How This Founder Turned Her Newsletter, Girls' Night In, Into a Full-Time Job Step one: Identify an underserved audience. Step two: Serve it really well.
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Alisha Ramos, 28, knows that the cool kids stay in on Friday night. She is the founder of Girls' Night In, a newsletter-based lifestyle brand and community that helps hectic young women make the most of their weekend downtime by recommending the best in culture, lifestyle and self-care. In just over a year, Ramos has built her weekly newsletter from 150 to 60,000 subscribers with an open rate of 50 percent -- about five times the industry average. Through native advertising and affiliate marketing (and a click-through rate of 23 percent), she has quickly built a sustainable business, which enabled her to quit her full-time job. Now she's growing an events arm, including a Girls' Night In book club in eight cities and events with brand partners.
Entrepreneurs often start companies because they identify a gap in the marketplace. How did you realize that homebodies were being underserved?
I'm in my later twenties, and going out to bars and loud house parties didn't really speak to my soul anymore. They once did. So, I thought, "What do I need in my life?" And I realized that I was passionate about the intimacy and meaningful connections that I build with my friends in a cozy setting. I wanted to help women enjoy their nights in, recharge and find the same community.
When did you realize that your instincts were correct?
Before I actually launched the newsletter, I started with an Instagram teaser to create mystery about the company and sent that out across my social channels. That got about 150 people to sign up. After I launched, Girls' Night In grew rapidly. I'd get texts from friends: "I was in San Francisco this weekend, and this girl was raving about newsletter." I can't tell you how many stories like that I still get. I thought: "I'm sitting on something huge if it's already catching on."
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You left your job as a product design lead for Nava six months after launching Girls' Night In. Was that a difficult decision?
I didn't grow up with money. My parents are first-generation immigrants from Korea and the Dominican Republic. I grew up with a lot of financial struggle and that had an impact on me emotionally and mentally. So leaving a stable job was incredibly difficult. It's something I still struggle with. But before I quit, I looked at my finances. I had enough savings to support myself for six months. I decided that if I didn't make anything from GNI after that, I'd throw in towel.
Creating community is very important to your success, so how have you managed to monetize in an authentic way?
We rely on brand partnerships—but we turn down 90 percent of the brands who come to us. Our main product is editorial, so we create custom content for brands that we think will resonate with our audience. For example, we partnered with Urban Stems, a flower delivery company. Instead of creating content that pushes products to our audience, we brainstormed what stories would resonate with them. So we interviewed their lead floral product designer. It wasn't overly pushy about buying the product.
You say that your main product is editorial and yet so many editorial platforms are struggling. One change in Facebook's algorithm can make or break a media company.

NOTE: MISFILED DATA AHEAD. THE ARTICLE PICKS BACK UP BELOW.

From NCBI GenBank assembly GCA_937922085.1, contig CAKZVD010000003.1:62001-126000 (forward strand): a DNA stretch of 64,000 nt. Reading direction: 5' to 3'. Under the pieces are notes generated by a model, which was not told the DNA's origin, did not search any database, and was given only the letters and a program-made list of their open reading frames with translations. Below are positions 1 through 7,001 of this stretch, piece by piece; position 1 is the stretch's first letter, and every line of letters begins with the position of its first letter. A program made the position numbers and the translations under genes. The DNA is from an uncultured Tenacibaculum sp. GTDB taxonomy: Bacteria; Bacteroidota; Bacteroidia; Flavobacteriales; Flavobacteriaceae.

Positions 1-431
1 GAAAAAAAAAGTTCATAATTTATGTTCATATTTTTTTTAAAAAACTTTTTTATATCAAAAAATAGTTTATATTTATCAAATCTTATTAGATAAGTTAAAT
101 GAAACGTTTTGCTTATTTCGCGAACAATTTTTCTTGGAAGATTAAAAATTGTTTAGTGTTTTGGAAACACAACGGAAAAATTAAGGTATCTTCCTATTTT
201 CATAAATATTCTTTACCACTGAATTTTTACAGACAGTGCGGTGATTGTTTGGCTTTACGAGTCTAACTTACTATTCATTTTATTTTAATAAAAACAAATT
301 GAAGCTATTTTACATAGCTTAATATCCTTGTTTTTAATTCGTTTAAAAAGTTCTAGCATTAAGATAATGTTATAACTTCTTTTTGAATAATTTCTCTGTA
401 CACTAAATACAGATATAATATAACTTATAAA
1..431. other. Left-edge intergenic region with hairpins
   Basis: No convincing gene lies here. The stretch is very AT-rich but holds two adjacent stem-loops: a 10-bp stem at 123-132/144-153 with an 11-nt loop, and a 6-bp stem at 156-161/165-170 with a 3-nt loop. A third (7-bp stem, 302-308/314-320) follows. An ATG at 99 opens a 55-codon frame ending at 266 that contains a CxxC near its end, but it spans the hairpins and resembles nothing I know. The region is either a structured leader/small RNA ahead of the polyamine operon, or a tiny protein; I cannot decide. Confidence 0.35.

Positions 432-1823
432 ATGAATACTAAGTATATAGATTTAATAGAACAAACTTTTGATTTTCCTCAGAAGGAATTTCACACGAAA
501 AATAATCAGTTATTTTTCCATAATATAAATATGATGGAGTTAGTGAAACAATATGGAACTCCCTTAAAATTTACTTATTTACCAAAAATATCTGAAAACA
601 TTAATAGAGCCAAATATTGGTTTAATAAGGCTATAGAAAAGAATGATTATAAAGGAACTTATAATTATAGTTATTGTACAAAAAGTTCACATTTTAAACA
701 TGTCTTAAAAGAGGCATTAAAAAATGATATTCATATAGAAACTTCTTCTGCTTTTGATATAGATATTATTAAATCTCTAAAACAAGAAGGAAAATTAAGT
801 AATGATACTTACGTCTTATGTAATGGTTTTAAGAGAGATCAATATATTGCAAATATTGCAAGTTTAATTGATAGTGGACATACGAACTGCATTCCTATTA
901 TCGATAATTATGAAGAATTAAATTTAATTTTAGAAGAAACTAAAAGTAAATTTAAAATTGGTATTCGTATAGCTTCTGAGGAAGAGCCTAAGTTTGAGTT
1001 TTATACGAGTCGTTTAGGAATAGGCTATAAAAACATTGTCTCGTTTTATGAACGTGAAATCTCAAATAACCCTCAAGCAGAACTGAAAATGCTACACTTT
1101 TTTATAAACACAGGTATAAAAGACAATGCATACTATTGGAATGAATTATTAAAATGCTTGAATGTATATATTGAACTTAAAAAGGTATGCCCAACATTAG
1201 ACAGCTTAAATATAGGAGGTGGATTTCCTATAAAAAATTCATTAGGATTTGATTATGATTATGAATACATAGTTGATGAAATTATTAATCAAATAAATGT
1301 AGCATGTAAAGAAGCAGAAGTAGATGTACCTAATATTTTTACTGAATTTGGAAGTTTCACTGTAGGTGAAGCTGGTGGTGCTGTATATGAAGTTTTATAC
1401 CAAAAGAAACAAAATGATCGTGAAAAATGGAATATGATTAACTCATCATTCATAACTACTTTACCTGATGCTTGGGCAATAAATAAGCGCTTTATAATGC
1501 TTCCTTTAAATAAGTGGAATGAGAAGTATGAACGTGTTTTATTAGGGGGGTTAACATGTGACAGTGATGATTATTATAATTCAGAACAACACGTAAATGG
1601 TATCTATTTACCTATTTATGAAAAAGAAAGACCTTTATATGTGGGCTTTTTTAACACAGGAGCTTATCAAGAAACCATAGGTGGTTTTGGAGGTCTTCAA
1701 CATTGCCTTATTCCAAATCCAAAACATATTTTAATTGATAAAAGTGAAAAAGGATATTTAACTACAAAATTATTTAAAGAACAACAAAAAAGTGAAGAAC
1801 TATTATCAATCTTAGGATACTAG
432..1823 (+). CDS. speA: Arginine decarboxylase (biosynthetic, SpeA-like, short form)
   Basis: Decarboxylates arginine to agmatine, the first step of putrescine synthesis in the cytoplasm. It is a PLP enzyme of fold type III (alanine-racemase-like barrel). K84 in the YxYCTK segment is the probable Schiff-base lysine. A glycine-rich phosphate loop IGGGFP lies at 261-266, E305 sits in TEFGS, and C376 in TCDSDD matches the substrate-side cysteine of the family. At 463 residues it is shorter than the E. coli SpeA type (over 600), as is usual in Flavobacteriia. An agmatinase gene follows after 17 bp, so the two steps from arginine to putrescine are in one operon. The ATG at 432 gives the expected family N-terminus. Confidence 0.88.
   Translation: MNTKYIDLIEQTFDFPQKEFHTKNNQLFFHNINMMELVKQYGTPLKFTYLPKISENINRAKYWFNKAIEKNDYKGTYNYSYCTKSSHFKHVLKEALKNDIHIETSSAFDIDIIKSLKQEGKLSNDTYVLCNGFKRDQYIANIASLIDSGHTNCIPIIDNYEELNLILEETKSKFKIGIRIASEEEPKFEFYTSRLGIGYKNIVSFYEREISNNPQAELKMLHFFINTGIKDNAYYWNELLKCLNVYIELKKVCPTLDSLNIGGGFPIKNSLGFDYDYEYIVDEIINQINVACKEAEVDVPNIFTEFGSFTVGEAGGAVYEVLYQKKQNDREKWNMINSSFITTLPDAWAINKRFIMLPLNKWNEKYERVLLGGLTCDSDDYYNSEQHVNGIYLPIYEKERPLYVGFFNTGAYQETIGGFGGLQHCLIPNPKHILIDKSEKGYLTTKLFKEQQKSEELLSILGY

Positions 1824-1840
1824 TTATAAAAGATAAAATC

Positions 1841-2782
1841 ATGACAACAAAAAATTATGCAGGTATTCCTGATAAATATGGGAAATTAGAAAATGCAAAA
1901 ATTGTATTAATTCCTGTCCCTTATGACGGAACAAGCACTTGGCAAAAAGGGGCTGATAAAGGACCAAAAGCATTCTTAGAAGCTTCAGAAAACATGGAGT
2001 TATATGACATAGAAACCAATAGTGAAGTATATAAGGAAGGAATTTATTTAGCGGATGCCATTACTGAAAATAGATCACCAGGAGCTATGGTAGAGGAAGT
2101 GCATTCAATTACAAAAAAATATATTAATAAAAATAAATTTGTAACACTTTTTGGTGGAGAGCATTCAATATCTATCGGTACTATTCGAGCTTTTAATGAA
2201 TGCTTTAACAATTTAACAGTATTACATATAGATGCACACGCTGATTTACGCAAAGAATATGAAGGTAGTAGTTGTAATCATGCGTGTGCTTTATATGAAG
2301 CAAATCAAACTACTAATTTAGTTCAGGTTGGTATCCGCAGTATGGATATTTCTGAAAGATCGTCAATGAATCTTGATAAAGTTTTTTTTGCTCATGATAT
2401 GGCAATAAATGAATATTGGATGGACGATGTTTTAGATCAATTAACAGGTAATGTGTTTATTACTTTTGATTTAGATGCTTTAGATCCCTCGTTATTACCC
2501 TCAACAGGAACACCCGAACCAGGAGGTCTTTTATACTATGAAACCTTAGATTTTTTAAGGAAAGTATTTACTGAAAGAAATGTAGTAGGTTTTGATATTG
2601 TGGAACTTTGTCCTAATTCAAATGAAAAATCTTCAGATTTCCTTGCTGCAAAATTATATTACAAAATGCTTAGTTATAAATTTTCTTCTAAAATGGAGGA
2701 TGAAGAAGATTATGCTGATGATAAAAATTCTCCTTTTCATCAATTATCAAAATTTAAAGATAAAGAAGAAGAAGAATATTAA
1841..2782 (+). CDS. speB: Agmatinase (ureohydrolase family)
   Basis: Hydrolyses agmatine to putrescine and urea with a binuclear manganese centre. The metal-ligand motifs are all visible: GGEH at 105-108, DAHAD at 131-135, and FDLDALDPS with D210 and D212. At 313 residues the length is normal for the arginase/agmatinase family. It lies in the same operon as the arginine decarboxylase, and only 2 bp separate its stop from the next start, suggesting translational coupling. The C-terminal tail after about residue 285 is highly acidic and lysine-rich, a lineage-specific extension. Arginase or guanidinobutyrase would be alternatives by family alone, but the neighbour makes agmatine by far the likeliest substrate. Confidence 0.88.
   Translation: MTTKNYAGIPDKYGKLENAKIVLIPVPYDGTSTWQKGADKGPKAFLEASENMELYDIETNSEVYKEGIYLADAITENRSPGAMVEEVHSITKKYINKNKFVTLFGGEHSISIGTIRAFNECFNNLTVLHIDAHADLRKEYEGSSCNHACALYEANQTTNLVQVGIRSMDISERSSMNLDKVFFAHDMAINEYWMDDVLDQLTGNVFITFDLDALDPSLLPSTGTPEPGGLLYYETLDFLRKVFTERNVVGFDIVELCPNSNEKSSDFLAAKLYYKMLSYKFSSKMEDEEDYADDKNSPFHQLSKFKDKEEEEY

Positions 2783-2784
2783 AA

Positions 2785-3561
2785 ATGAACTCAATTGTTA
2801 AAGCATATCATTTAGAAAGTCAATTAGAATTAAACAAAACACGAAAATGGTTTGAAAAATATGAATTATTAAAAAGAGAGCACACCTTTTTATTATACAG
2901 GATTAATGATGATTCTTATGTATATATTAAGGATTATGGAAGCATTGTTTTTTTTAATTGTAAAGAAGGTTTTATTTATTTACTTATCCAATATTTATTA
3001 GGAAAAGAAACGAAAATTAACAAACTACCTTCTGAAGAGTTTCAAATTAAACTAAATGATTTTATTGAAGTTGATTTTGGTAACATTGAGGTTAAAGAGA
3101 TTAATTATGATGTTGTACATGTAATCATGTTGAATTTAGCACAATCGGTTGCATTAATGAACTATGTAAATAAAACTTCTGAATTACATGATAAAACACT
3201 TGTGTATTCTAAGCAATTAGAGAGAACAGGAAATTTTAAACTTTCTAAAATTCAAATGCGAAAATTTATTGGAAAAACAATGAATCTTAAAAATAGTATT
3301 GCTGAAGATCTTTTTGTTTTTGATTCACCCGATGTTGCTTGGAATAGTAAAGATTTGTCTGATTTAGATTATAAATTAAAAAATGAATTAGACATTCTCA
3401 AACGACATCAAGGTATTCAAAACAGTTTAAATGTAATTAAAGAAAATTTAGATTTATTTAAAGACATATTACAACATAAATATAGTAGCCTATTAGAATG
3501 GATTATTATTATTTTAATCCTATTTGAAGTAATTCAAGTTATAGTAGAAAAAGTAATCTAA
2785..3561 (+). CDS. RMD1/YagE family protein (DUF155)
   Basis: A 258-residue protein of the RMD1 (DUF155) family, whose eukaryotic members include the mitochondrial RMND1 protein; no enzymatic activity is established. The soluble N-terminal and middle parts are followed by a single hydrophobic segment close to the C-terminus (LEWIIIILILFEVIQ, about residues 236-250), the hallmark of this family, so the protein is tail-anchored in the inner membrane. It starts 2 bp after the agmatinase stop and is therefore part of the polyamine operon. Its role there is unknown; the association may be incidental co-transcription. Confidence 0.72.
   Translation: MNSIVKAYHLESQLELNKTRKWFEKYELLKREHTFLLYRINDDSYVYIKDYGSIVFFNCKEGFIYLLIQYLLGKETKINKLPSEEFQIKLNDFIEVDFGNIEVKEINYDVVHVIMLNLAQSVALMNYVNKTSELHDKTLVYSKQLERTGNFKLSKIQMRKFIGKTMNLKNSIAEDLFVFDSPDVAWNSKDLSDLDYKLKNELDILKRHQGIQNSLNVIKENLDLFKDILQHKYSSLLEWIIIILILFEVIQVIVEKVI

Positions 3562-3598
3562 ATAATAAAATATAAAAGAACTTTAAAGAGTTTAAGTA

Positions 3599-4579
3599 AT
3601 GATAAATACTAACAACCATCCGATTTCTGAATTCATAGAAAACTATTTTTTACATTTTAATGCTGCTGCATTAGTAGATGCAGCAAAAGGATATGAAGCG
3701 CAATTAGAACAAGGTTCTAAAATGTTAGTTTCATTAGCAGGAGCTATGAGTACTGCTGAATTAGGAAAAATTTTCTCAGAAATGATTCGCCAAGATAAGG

A newsletter is direct access. It's one of the greatest assets a business can have. It doesn't rely on algorithms or feeds. You know exactly where the content is going and you can look at the analytics and data and adjust. But it's also about having a very clear mission. You have to really put your stake in the ground. If you do, people will be loyal to you. I also read and respond to every single comment on social media.
But you've also recognized that engagement can't just be mediated through screens.
That's why we have an events arm. We sell tickets for our monthly book clubs. Those routinely sell out, but we limit them to 35 people. We could sell out an event of hundreds, but we don't want you to step into stressful networking environment. We hold them at bookstores and cafes. Intimate and cozy venues. We're also holding our first event with a brand partner next month. I can't say too much yet, but the event will be activity-based.
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Now that you're just over a year old, how do you continue to build momentum and grow your audience?
For much of the first year, readers who referred new subscribers got various levels of swag. If you shared Girls' Night In with 10 people, then we would send you a branded tote bag or T-shirt or key chain. We built a custom back-end to power the system. Our referrals drive 60 percent of new subscribers, so it's key to our growth. We actually had to put a pause on the referral-swag deal a couple months ago because we couldn't keep up with the demand, but we're bringing it back soon.
You call yourself an introvert, but you're successfully building a community. Do you ever feel a contradiction?
It's something I struggled with when I knew I wanted to launch a company. When you're building a business, you have to get out there, talk to people, share your personal story. That was really hard for me. I didn't even put my photo or name on website until a few months ago.
What finally changed your mind about the photo?
I don't think I had aha moment. When I look at companies I resonate with, it usually does have that human factor. I love reading founders' stories. And I wanted our readers to know that we're coming from an authentic and real place. There's a story behind us. We want other women to see that and say, "I relate and I want to be a part of this." And I think they do.